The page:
In 2019 were laid a few trends which will keep gaining in importance within the next year. The idea is that most of them reflect the current approach to design. Finally, we stopped focusing on the visual aspect and now think more about the user experience and the role of every component in the system designer — product — user.
That’s why our review of the design trends 2020 is rather a reminder of the humanity in the entire industry — and that user care should always go #1, whether it’s branding, web design, or any sort of printed production.
Last year typography focused on serif fonts — which will remain popular next year. However, it’s not all, and the great news is that the versatility is on the new level now. Geometric & outlined fonts, variable fonts, hand-written fonts, gradients, and animated typography (which supports the general rise of animation) make sense. It means creators don’t have to strictly follow something definite but design the way they feel. Yay!
Web Typography in 2020: What Will It Look Like?
Voluminous and diverse, geometric and eclectic — these are only some of the characteristics, applicable to the typography trends 2020. Some movements are still the same as they were, others only gain their power to be transformed into another typographic phenomenon.
3D Art and Illustrations
The Best of Behance gets weekly filled with pieces of 3D art, and across 2019 we’ve been watching this artistic style evolve greatly. The objects aren’t just dimensional, they are tangible and touchy, with ultra-realistic textures. Teams like Google, Nike, Apple build up 3D characters, scenes, and mechanisms to get closer to the customer, improve the user experience, and simply grab their attention with stunning motion design. So, obviously, we expect even more 3D and low poly art.
Flat illustrations have been really fast and decisive in conquering UI, and it looks like they won’t just remain all the rage in 2020 but stay with us in 2021 too. The key to their speedy assimilation in the creative workflow is their flexibility, responsiveness, and strong personality. There are many packs and tools delivering flat & abstract illustrations (and I’m sure there’ll be even more), and this incredible variety is really helpful in building powerful, human-oriented design.
Flat Illustrations, a Design Trend for 2020 and Beyond
When observing the trends for the year 2019, many curators and teams drew your attention to the rise of human design: better writing, user-friendly microcopy and accessibility. As 2020 approaches, we can speak of these trends coming to the peak of their influence — flat illustrations in particular.
Motion design has become so natural that we can hardly remember the times without it. The animation feature makes the digital product look more complicated and involve the user in a longer interaction with the website or app. So will there be more animation in 2020? Definitely. Motion design will go more intuitive both in micro animations in UX and as animated illustrations for websites and apps.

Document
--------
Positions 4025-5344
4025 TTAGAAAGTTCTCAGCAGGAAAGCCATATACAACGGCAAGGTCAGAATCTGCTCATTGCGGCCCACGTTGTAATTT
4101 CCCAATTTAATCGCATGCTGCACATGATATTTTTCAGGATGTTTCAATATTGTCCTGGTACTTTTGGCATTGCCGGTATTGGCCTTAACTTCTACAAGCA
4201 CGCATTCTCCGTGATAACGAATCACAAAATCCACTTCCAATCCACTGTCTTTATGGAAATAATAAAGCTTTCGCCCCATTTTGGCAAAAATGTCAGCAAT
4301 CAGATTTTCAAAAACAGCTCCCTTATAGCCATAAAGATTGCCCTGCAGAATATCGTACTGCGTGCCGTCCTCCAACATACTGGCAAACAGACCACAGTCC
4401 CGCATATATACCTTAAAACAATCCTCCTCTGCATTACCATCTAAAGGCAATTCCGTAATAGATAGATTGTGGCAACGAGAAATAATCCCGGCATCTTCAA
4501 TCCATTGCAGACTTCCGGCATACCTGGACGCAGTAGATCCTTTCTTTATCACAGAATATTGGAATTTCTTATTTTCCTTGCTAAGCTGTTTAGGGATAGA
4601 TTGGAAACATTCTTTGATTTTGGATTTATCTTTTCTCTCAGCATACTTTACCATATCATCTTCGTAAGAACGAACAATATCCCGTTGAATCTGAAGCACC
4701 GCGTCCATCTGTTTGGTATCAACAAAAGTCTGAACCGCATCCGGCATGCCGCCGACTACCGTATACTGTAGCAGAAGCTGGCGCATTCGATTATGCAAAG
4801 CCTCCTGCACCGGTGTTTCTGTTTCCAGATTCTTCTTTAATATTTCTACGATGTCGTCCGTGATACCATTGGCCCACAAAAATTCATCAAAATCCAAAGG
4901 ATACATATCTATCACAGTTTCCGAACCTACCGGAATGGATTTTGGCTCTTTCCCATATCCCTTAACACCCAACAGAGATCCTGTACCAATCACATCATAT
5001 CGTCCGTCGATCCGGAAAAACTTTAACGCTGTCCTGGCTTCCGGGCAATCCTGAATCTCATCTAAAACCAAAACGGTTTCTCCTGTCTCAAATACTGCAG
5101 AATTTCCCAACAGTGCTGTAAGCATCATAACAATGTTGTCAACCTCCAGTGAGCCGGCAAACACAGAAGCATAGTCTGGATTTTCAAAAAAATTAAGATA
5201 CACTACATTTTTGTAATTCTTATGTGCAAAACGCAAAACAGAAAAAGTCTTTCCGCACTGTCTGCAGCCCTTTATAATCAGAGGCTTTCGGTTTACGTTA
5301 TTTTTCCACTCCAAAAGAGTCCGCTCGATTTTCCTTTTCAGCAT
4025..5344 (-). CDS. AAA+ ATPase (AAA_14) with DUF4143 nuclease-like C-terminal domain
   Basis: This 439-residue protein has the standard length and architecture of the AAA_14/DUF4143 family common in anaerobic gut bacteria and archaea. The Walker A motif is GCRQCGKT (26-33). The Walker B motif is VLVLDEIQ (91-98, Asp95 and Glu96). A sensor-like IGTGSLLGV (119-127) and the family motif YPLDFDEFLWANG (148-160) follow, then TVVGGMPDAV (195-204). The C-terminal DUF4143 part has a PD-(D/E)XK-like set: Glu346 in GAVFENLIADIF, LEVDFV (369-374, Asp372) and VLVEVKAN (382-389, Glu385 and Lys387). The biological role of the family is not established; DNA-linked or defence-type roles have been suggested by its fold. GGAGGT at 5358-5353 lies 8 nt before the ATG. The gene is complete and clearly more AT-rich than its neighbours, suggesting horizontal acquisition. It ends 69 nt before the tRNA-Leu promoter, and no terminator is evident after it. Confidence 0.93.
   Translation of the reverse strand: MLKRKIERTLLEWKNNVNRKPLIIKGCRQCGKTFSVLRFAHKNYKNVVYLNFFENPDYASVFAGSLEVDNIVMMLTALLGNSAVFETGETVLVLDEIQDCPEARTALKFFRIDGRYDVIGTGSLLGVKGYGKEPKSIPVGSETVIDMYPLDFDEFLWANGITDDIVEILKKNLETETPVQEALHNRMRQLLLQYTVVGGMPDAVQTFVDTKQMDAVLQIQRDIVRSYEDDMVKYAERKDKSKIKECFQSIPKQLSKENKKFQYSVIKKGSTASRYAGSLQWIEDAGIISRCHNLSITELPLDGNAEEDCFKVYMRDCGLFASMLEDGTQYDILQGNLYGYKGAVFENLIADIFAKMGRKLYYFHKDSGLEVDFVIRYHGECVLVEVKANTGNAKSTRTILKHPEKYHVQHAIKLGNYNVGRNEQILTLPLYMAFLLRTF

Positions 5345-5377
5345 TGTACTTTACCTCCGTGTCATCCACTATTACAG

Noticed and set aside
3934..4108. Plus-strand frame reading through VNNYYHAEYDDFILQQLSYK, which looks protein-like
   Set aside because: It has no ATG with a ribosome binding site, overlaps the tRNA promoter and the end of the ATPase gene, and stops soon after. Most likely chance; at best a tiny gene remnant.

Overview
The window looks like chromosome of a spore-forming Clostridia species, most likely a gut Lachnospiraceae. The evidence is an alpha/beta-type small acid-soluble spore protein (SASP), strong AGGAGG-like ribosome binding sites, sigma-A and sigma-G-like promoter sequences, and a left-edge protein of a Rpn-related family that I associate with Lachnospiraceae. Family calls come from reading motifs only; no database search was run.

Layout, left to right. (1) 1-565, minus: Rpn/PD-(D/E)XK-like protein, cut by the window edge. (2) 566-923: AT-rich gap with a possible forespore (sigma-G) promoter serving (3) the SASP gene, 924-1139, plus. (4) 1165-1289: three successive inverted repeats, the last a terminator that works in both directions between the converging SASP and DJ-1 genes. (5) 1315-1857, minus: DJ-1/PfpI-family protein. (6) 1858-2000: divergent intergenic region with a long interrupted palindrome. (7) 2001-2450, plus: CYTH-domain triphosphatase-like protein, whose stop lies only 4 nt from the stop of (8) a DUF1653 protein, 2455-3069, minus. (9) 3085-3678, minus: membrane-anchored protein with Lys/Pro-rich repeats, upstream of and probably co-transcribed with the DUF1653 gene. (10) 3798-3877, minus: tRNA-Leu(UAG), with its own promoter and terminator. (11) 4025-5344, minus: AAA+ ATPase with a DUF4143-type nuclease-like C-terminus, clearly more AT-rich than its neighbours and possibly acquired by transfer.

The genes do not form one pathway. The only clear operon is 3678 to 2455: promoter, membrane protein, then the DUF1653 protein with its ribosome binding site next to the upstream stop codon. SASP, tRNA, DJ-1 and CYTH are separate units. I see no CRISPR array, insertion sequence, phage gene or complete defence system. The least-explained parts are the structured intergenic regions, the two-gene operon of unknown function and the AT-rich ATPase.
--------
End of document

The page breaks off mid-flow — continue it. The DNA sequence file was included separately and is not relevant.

Goofy characters in this 1930s cartoon style animation send you back to the childhood memories.
Was worrying for the 3d character and craving for some delicious sushi at the same time.
From new logo to the brand identity itself — the company has risen like a Fenix in the world of healthcare supplies.
Insightful Texts and Microcopy
The more complex the websites and apps are, the more in-depth copywriting should be: users need guidance, where you’d speak their language. This makes UX writing matter — sometimes even more than the design itself. Once you attract a user, it’s not the visual aspect that decides whether they’ll stay with you, but your understanding of your audience’s behavior shown via the onboarding process and microcopy.
Think hard of how you will welcome new users aboard and help them to see what's what in your app.
Accessibility and Inclusivity
One of the major merits of modern design is that designers and developers are more and more reflecting on people they create their products for. Their personal features, age, gender, possible disabilities — these are serious points to consider turning to inclusive design. And the crucial point is that to create a barrier-free digital environment while working over contrast, size of elements or layout is no longer enough. Mind the microcopy, too and keep in mind you address different people with different needs.
Did This Website Just Assume my Gender?
Living in modern society, constantly rushing to global equality in everything, requires taking into account every single persona ’cause integrity is precious — it’s a rule of thumb. The piercing topic here is: how to cover all the existing movements, beliefs, and self-identification variations? Applying this question to the design field would reduce its construction into something like “how to come up with the universal user-friendly design?”. This is basically what the inclusive design deals with.
Mobile Design Apps
The high rollers like Adobe and Procreate have shown the general tendency to making mobile software as productive as the desktop one. Fresco, Illustrator for iPad, and the newly-introduced Procreate 5 are going to make design processes smoother and easier, so the year 2020 may become the time of the massive switch from desktop to mobile devices.
Adobe Illustrator is going to the series of Adobe apps for iPad in 2020.
It will include a new graphics engine a bunch of recent color-focused tools.
Autumn 2019 is made for changes, as the creative world will finally have Adobe Fresco, an app for digital artists,...